Chinonye Chukwu’s Grand Jury Prize-winning death row drama “Clemency” is presented with such directorial precision and narrative matter-of-factness that the viewer is forced to experience the character’s emotional torture. Those willing to endure will find plenty of rewards, mainly towering performances from Alfre Woodard, Aldis Hodge, and Danielle Brooks that are bound to go down as some of the year’s best. Woodard plays a prison warden whose life has derailed because of her job, which includes prepping and barring witness to executions. Hodge’s Anthony Woods is the warden’s next execution, and Chukwu unforgettably tracks the two characters as they brace for an inevitable ending. The writer-director doesn’t present either figure as a hero or villain; they’re almost identical souls simply looking for freedom in a world where both their fates are painfully sealed. The final 10 minutes will break open your heart like few movies this year, maybe ever. —ZS
“David Crosby: Remember My Name”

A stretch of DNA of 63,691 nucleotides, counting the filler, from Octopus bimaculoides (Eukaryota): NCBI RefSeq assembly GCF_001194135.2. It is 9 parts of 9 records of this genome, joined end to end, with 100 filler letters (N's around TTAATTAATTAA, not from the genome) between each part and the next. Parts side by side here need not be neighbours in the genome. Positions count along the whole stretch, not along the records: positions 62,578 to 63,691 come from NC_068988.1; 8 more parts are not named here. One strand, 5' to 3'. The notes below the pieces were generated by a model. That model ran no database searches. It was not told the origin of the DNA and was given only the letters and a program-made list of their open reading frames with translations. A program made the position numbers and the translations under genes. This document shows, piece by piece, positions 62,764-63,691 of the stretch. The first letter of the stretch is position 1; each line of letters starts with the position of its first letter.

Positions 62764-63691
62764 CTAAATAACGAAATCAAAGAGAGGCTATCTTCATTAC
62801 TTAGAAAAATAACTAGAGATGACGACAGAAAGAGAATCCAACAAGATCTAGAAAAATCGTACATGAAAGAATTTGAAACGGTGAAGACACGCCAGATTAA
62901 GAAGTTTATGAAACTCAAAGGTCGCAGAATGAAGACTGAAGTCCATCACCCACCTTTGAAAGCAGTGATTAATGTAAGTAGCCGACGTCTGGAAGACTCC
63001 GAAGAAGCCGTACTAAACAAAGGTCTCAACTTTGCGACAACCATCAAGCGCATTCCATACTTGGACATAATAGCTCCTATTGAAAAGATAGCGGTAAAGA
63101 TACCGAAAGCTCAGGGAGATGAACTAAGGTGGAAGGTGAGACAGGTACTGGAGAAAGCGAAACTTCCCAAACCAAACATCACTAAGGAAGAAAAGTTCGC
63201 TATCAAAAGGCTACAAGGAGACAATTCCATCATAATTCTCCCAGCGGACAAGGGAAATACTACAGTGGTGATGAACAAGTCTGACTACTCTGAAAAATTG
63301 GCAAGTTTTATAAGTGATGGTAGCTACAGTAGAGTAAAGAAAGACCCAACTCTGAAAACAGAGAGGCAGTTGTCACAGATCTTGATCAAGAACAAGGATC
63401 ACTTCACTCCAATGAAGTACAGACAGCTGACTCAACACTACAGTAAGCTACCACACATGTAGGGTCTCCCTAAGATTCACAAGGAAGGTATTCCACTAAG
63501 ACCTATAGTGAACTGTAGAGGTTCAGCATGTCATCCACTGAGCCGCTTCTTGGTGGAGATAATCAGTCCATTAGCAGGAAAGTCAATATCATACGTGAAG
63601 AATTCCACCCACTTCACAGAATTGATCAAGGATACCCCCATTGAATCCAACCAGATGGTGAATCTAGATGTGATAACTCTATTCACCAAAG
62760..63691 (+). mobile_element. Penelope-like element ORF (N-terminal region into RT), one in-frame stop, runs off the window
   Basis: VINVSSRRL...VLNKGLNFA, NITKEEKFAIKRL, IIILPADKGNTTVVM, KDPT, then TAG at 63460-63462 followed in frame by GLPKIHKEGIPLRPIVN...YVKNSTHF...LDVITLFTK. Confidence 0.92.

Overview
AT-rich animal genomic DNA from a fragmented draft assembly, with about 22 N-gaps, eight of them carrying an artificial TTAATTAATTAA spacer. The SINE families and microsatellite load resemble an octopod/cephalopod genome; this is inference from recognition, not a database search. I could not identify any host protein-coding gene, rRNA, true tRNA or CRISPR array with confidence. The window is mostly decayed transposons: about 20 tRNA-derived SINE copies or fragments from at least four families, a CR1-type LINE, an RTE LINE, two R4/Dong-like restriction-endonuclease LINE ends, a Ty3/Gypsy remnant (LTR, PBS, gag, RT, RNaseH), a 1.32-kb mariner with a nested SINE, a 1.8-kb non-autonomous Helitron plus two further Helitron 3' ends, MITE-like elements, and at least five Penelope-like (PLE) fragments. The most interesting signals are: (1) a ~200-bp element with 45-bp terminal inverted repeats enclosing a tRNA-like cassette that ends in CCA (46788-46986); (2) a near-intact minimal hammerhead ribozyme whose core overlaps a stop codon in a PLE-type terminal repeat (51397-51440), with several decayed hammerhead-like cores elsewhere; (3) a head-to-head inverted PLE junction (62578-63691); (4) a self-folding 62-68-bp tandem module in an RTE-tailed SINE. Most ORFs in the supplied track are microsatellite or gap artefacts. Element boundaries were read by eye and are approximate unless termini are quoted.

So many rock documentaries are just as ludicrous and fictionalized according to a revisionist agenda as “Bohemian Rhapsody.” Which is what makes “David Crosby: Remember My Name” such a striking counterpoint. This is no hagiography. Crosby opens up with painful honesty, to interviewer Cameron Crowe (who serves as a producer as well) and director A.J. Eaton, about his many regrets. Some of them very recent: his tumultuous partnership with bandmates Stephen Stills and Graham Nash officially foundered after a painful performance of “Silent Night” at the National Christmas Tree Lighting Ceremony in 2015. The footage of Barack and Michelle Obama visibly cringing at the tuneless, discordant performance is almost heartbreaking – Crosby, Stills and Nash have not performed, or even spoken to each other, since. Sometime collaborator Neil Young has long since written Crosby off. Through it all, guided by Crowe’s sensitive but never softball questions, Crosby directs blame at himself with gutsy candor. Crowe said at the IndieWire Sundance Studio that Crosby was the very first interview he wanted to conduct for Rolling Stone as a teenage journalist back in 1974, and their 45-year relationship has yielded a rich cinematic portrait. —CB